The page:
A March for Peace

A March for Peace

"Generations to come will scarce believe that such a one as this ever in flesh and blood walked upon this earth," said Albert Einstein about one of the most inspiring and influential men of the twentieth century. Yes, Mohandas Karamchand Gandhi, fondly known as the father of our nation, was loved and respected by the world’s most respected individuals. And yet today, amidst attacks on the Mahatma’s personal life and his relationship with his children, many among us are forgetting his contribution to India’s freedom struggle in specific and to humankind in general. Therefore it was heartening to see students, parents and teachers along with peace loving residents, participating in such large numbers to remember and honour Mahatma Gandhi’s principles of peace, truth, love, non-violence and justice.

On the occasion of Gandhi Jayanti last week, almost 550 people counting 450 children from seven different schools in the city (including a tribal school in Yeoor) walked on the streets of Thane to remember the values that Mahatma Gandhi stood for. This was the fifth consecutive year of Shanti Yatra (or peace march). What started as a celebration of the apostle of peace by Garden School of Thane four years ago has now become an important event with several city-based NGOs actively participating to remind us the powerful ideas of Mahatma Gandhi.

The peach march began from St John the Baptist High School at Jambli Naka and terminated at the bust of Mahatma Gandhi on Shivaji Path covering prominent city roads like Ghantali and Gokhale Road. True to its name, the peace march was peaceful and no one was shouting slogans. Instead, the marchers were carrying placards with Gandhi’s core ideas and messages written on them.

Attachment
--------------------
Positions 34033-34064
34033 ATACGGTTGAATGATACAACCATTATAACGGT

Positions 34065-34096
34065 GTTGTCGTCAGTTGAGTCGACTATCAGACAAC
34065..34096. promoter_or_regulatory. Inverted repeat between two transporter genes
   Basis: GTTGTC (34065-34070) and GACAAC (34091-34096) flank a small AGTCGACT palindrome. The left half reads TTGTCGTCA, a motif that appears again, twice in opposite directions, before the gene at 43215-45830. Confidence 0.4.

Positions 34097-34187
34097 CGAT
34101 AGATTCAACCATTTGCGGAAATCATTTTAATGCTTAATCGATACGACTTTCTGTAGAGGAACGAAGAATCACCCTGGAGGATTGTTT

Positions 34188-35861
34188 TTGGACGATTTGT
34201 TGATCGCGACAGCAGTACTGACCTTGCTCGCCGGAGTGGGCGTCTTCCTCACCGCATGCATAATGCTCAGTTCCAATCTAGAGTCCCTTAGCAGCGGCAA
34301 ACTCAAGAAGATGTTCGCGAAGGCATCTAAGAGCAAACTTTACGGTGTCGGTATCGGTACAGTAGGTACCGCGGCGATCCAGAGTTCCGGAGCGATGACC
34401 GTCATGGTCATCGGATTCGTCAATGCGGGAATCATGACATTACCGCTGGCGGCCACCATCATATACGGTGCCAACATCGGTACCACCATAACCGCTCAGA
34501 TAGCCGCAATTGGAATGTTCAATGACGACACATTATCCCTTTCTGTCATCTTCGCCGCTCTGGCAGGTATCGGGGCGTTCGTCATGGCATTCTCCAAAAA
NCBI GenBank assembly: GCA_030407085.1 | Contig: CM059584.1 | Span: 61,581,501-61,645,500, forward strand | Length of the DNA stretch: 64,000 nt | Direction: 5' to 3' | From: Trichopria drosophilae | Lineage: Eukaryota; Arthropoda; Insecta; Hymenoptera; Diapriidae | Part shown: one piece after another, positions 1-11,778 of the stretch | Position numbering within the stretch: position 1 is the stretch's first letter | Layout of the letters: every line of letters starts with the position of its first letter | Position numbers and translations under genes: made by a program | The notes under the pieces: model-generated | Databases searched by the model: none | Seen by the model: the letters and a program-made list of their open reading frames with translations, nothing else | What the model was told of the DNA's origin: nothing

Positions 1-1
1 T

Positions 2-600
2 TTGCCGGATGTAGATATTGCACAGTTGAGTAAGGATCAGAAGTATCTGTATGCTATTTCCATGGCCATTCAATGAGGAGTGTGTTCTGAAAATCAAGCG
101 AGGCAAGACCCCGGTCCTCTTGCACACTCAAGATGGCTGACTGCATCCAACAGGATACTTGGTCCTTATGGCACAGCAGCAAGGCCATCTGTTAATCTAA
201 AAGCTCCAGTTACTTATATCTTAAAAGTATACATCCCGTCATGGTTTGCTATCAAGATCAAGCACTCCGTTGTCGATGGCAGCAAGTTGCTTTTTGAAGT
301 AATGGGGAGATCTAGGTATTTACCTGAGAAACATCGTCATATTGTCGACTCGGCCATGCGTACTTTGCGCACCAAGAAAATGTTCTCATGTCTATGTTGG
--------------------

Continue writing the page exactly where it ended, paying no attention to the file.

The shanti yatra began as an inter-religious effort but the focus has now shifted to children. The idea behind the event is to familiarise children of today with the values that the Mahatma stood for. Bernadette Pimenta, Garden School’s founder-principal says, "The children of today are so lost that they need a role model like Mahatma Gandhi. This peace march is an effort to instil in our children the love and respect for the father of the nation."

Last year, Tushar Gandhi and Medha Patkar had participated in the Shanti Yatra. This year, the chief guest was Dr Dalvi, former principal of Dnyansadhana College, who spoke about Mahatma’s life and his contribution to India. A little boy from Majiwada School gave a speech on the father of the nation and later bhajans of Gandhi were sung.

Bapu, as children affectionately call him, once said, "Every murder or other injury, no matter for what cause, committed or inflicted on another is a crime against humanity." With widespread violence, terrorism and wars threatening to consume our planet, it is perhaps now more than ever before, that we need to remember the values of the Mahatma.

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